Verizon represents idiots

In the Washington Post article Verizon Executive Calls for End to Google’s ‘Free Lunch’, Verizon’s John Thorne states “The network builders are spending a fortune constructing and maintaining the networks that Google intends to ride on with nothing but cheap servers. It is enjoying a free lunch that should, by any rational account, be the lunch of the facilities providers.”

Idiot. Either he doesn’t understand the architecture and the billing arrangements of the network we call the Internet, or, more likely, he is trying to influence those in position of power who do not understand it.

The network operators are in the business of building infrastructure and selling access to it. Much as a tollway provides access. A tollway does not care what is in your vehicle. It charges the same toll to every car. It charges the same toll to every truck of the same configuration.

Google purchases network connectivity from multiple network access providers. Those access providers in turn have agreements with other networks, such as Verizon, to exchange data with them. Now Verizon wants to charge Google and company, in addition to the fees Google pays to its network access providers, for the right to provide services to Verizon’s customers. Note: Verizon’s customers. Verizon’s customers pay Verizon for access to their network, and reasonably expect to be able access all other sites and services on the public, interconnected Internet.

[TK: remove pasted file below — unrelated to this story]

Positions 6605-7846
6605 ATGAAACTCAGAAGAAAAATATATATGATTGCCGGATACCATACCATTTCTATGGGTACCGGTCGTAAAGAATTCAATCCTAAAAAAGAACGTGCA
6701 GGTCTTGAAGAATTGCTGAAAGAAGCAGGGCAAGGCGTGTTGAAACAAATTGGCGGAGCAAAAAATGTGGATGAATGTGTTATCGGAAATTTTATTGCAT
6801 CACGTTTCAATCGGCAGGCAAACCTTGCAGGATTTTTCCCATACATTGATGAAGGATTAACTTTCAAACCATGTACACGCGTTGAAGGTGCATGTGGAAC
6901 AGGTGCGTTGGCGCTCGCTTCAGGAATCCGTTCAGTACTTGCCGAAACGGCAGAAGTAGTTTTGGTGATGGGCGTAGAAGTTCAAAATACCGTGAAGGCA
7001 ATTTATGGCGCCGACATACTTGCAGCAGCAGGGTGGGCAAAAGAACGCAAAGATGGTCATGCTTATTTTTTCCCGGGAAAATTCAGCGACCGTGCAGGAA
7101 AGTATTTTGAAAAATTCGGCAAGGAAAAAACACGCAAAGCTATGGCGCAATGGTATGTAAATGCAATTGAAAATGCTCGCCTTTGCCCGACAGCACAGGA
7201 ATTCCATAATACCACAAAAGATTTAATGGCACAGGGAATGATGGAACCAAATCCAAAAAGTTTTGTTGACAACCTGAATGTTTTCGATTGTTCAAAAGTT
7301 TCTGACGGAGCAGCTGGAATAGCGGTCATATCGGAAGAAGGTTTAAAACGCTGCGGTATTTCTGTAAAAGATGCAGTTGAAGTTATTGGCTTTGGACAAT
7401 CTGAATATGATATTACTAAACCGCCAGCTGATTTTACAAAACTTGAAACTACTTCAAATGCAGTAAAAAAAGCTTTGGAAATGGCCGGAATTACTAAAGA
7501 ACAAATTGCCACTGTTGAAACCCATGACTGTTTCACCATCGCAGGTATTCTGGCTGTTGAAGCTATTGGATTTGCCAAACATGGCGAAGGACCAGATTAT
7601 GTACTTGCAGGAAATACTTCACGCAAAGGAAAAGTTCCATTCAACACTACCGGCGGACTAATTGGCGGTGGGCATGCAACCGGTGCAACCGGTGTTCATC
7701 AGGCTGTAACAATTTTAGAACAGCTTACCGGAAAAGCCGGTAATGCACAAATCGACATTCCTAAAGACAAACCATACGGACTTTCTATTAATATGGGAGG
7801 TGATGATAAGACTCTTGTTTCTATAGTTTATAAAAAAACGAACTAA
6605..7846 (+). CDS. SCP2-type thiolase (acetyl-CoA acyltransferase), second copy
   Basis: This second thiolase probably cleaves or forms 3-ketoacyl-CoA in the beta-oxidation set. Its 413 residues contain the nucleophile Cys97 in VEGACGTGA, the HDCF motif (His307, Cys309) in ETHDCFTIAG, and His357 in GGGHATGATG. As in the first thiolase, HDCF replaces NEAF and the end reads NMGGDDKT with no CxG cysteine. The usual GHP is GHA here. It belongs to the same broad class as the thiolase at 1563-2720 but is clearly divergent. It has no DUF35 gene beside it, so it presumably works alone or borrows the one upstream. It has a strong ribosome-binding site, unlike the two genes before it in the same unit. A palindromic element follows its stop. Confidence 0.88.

Verizon is a special entity. Verizon, via its corporate ancestors, was provided with a unique opportunity, supported by government power, to possess a monopoly on communications services. It now wants to take the competitive advantage of being provided with a monopoly, call the network “its” network, and use it as a huge competitive advantage and market inhibiter. Verizon wants to convince people that it is only “fair” that its competitors build their own network, and not use Verizon’s. Verizon of course doesn’t want to mention that “its” network is the largess of government, not a competitive business environment.

If Verizon wants to compete with Google, then do so. Start up a corporation, and compete with Google on the same basis. Purchase network connectivity at market rates, and provide compelling services to customers. Go for it.

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